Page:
I first climbed Galtymore, at 919m the highest peak in the Galtees, nearly 40 years ago whilst tackling all of Irelands 3000 footers with my old chum Phillip who has long since passed away. I have thought of him on my other visits to the area but have always been thwarted in efforts to climb again in the deeply folded hills by the fact that I’ve been accompanied by unwelcome dogs- forced back by insistent signage and unwilling to incur the wrath of an irate sheep farmer.
But now our dogs have also passed away and Sally and I returned to hike unheeded, parking up the night before under the protection of the famous statue of Christ the King, his hand raised “in blessing the Glen, its people and all those who pass by”.
The glen being blessed is the beautiful Glen of Aherlow, running east/west below Tipperary on the north side of the Galtees, the highest inland mountain range in Ireland.
It looked fine in the morning light as I surveyed peaks and valleys and tried to follow the route we would take to Lough Muskry, the largest of the 5 glacial cirques lakes on the northern slopes of the Galtees. From there our 14km hike would take us up to the ridge above before circling around to the east crossing Greenane peak at over 800m before looping back down to the valley floor. Ground out of the mountain by rock and ice 25,000 years ago the 20 acre lake is over 100ft deep and a major source of water for the area.
On our way from Christ the King to our starting point we called in to Clonbeg ,where St Sedna’s holy well and rag tree rest quietly beside the ruins of a medieval church in the grounds of the Church of Ireland chapel built as the Massey family memorial. The churchyard contains the graves of both catholic and protestant and has a tranquil and timeless vibe about it.
I cleared the pondweed and had a sip of water to fortify me for the hike. The story goes that 3 local men off to the Crimean war visited St Sedna’s well before heading off and their safe return was attributed to the miraculous powers of the waters.
Healed, guided, protected and guarded by St Sedna we drove to the trailhead, (truth be told, after getting lost) and started up the forest track from the empty car park. We were the first onto the hills on this fine sunny weekend morning.
The track followed a rushing stream up a long valley as we slowly rose to the forest boundary and the open mountainside. The formidable cliffs above Lough Muskry came into view as we continued up a grassy path alongside the sheep.
Looking back northwards the rich and fertile Tipperary farmland lay like a green blanket to the horizon. We climbed steeper now, across the eastern slopes of Knockastackeen, forded a stream and reached a point above the still and dark waters of the lake. Originally known as Lough Beal Sead, the Lake of the Jewel Mouth, it was the dwelling place of 150 comely maidens who would be transformed into birds every second year, one of whom became The Most Beautiful Bird in the World and was allowed to wear a necklace containing the sparkling Jewel of Beal Sead.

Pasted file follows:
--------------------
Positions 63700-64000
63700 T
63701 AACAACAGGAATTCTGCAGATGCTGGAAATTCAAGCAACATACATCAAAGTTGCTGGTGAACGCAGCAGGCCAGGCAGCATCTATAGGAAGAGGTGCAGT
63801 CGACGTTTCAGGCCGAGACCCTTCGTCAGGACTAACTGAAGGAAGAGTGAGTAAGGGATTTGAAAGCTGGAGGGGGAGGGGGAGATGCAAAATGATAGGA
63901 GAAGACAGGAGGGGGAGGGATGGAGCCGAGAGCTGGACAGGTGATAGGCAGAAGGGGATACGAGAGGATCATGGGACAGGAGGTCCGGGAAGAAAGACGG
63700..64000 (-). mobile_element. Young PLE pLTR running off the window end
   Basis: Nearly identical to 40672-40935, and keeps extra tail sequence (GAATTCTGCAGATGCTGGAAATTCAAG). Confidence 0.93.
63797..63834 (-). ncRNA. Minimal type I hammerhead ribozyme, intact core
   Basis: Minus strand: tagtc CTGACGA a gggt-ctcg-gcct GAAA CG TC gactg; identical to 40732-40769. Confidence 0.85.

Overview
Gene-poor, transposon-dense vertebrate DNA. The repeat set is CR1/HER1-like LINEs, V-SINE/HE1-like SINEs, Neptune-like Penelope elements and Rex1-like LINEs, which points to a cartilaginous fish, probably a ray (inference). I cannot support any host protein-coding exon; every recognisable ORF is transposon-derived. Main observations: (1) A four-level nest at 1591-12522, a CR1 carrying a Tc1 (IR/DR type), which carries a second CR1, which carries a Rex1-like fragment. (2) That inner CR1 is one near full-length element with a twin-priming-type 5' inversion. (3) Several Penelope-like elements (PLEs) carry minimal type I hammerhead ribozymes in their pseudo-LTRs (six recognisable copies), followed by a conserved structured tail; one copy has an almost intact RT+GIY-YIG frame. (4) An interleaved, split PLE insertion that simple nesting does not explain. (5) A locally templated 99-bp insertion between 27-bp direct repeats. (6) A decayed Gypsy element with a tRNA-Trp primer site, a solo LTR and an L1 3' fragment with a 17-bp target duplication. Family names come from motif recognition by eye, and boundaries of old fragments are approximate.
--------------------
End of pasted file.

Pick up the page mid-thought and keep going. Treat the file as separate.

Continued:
We were now at about 500m and had a very steep climb up the grassy slope beside the cliffs to an unnamed peak at 785m where we turned east towards the jumble of conglomerate rocks known as O’Loughnan’s Castle standing atop the ridge. These and other nearby rocky outcrops are former nunataks, the bits of rock that poked out above the glaciers.
Crossing the broad peaty col through some peat hags we climbed the long and gradual slope to the trig point on the flattened summit of Greenane. The wonderful view from there was not only of the whole Galtees but also the Comeraghs and Knockmealdowns to the south and east and the Slieve Felims and Silvermines to the north as well as pale ranges in counties Clare, Limerick, Kerry, Galway, Offaly, Waterford and Cork. I was also sure I could see the sea around Dungarvan through a gap in the mountains. Greenane means ” sunny spot” and so it was, enjoying our sarnies and feasting on the view.
After a chat with the fit fellow we’d seen racing up the slope behind us we headed off down the ridge to a lower peak “Farbreaga”- False Man, from the pile of rocks at the summit that supposedly looks like a man from afar. The rocks could be the scattered remains of a booley house- a stone shelter used by farmers until the 1850’s when grazing cattle high on the mountains in the summer months.
We turned off the ridge and descended through the maze of eroded peat hags enjoying spectacular views of Muskry and the cliffs.
With our eye on the forest entrance we had left in the morning we clambered down the tussocky slopes to reach the rushing stream, its tumbling waters twinkling in the sunshine.
It had been a fine hike and we determined to return again, realising in was as near to us as the more frequently visited Connemara. There were more people about now heading up into the hills for a post sunday lunch walk but by the look of the sky we’d had the best of the day and it was time to have a quick hidden skinny dip in the chilly waters before rejoining the forest track back to the now full carpark before the rain arrived.